Noreen Hegarty, a researcher for the Sensing Murder episode about Peter Boland's case, explains the secrets of the show.
Love it or hate it, there's no doubt the TV programme Sensing Murder attracts a lot of attention.
When in early 2016 I left my district communications manager role with police and took on a contract with Screentime NZ Ltd to research stories for the 2017 series of Sensing Murder, it was on the understanding I keep an open mind about the powers or otherwise of the psychics.
After many discussions with families who'd approached the programme in the hope of having their loved one's story told, I firmed up my view that the programme's strength would be the opportunity it presented to get much-needed publicity for what was otherwise a stagnant cold case.
There is truly value in publicity for such unresolved tragedies, no matter how many years have passed.
Having researched five of the eight stories that TVNZ broadcast in 2017 and 2018, I'm familiar with the programme's format and can vouch for the integrity of the programmes that Screentime produced.
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Missing without a trace: Police never investigated boy's disappearance
New Zealand's vanishing children: Our cold cases
The case of Amber-Lee Cruickshank
I know the psychics are not told anything in advance of their separate "reading" days.
They are not told where they're travelling to, where they'll be staying, who the person they'll be trying to "contact" is or when the incident relating to the victim occurred. They are literally in the dark about everything.
The two main psychics – Deb and Sue - who featured on the Sensing Murder episodes about Peter Boland, knew nothing of him, his circumstances or the people he was with when he disappeared.
Neither of them knew their travel itinerary as the producer had arranged for their respective tickets to be held in confidence by the airline until check in time. Even then they only knew the plane's destination, not their final one. The psychics were only told to pack a suitcase, a passport in Deb's case and to expect to be away from home for two nights.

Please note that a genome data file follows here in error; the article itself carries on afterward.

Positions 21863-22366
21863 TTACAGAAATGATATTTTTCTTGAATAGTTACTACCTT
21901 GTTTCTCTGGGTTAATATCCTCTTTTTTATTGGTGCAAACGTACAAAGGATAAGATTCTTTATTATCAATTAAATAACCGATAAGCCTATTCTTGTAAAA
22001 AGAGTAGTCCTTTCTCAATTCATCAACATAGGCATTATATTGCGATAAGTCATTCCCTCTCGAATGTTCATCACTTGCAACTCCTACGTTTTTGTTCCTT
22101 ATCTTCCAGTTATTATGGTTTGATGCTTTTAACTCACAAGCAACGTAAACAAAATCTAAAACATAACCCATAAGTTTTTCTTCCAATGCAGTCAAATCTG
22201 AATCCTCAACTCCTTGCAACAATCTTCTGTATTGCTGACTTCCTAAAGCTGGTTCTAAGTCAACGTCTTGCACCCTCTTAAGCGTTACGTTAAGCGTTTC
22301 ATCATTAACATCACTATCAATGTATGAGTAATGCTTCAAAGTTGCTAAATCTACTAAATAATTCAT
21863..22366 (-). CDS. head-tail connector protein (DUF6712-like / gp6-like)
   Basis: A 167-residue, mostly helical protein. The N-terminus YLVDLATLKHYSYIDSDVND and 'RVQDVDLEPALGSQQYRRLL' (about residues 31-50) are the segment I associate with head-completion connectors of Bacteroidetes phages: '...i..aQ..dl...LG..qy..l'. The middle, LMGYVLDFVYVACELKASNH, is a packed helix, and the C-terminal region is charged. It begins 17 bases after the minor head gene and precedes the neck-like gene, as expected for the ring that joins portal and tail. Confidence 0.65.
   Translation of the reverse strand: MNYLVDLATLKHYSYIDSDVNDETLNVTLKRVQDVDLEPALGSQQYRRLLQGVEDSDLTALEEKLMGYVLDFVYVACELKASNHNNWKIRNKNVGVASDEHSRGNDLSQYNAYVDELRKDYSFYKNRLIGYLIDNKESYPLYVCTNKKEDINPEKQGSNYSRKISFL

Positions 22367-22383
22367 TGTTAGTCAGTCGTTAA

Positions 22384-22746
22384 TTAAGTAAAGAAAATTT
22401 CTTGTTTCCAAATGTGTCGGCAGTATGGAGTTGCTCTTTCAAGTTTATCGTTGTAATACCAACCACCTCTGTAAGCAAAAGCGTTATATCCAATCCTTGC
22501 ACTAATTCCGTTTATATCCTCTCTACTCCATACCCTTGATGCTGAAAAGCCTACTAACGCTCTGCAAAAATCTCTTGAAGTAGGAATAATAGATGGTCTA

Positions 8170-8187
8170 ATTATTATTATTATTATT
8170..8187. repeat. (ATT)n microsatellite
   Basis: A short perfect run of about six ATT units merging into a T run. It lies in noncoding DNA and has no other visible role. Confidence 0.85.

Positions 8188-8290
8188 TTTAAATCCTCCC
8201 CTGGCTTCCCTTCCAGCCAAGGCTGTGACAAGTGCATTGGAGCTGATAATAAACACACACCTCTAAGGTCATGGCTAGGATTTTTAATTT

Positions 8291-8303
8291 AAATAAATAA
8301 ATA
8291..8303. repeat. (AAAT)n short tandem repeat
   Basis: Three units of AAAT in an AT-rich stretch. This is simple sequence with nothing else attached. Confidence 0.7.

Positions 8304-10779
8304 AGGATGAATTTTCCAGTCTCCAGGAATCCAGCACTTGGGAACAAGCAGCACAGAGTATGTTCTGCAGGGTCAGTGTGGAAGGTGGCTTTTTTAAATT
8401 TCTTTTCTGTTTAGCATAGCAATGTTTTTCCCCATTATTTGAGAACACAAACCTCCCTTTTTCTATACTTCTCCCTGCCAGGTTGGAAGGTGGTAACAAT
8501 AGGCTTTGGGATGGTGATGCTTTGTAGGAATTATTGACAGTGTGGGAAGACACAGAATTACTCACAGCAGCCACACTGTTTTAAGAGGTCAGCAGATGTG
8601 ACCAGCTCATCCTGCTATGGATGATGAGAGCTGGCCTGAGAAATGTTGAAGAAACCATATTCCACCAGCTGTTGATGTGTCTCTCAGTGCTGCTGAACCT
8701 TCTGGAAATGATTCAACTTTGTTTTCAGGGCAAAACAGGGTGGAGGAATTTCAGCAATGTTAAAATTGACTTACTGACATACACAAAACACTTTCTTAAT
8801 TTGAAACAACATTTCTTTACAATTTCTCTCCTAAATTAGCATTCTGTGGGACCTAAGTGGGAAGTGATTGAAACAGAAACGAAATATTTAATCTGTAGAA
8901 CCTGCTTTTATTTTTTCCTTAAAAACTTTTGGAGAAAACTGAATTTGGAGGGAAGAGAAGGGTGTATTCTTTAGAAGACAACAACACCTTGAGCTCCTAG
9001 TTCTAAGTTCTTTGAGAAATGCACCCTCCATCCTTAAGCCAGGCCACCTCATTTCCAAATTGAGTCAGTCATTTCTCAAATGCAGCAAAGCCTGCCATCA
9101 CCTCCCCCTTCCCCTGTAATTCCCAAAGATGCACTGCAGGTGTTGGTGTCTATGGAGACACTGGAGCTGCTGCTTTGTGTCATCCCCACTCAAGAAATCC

They did not have, once discovering they were in Ōpōtiki to have their readings recorded on separate occasions, any opportunity to Google search Peter's name because they did not know it and, until now, there has been no publicity about his disappearance since 1957.
Yet, when put to the test on different days in the Ōpōtiki motel and at the Oponae farm where Peter was last seen alive, they revealed his name, age, the month and year he disappeared and one of the Christian names of the men he was with at the time.
They are provided with a generic map of the wider area and each one, individually, instructed their Screentime driver on the day to travel to the remote farm location for the "scene reading". It was there that they described their impressions of Peter's demise.
Both spoke of Peter's mother who had long since died and referred to his brother (Gavin) but not by name. It was he who'd initiated the whole Sensing Murder process by approaching the programme many years earlier in the hope, one day, it might help him find his little brother.
The common perception among many critics of the programme is that it sets out to solve a homicide or seemingly sinister missing person incident. That's not strictly the case.
The programme format is essentially designed to test two psychics to see how much correct information they can "sense" that the viewer, through having already been told the back story, is aware of but which the psychic isn't.
Any new or previously confidential information that only the family or police know of, but which the psychics also divulge, is a bonus.
Obviously only unsolved homicides and missing person mysteries qualify to feature so the added value of the programme is the publicity such incidents get which may – or may not – assist ongoing police investigations through generating information.
Prior to having the opportunity to work on the programme I was possibly one of the keenest cynics of Sensing Murder.
During my time with police I had often fielded questions from reporters wanting to know whether police were following up on "information" from psychics who'd featured in the latest episode about an unsolved homicide. My standard response to such inquiries was that, if police believed psychics could resolve such matters, they'd be permanently on the payroll.
When it comes to Peter Boland, otherwise known in Sensing Murder as "Little Boy Lost", perhaps the random intersections between Gavin Boland, Sensing Murder, myself and police will, in time, return Peter to his family and supply more answers.
• Anyone with any information regarding Peter Boland's disappearance should call Bay of Plenty Police on 07 213 0328 or anonymously contact Crimestoppers on 0800 555 111.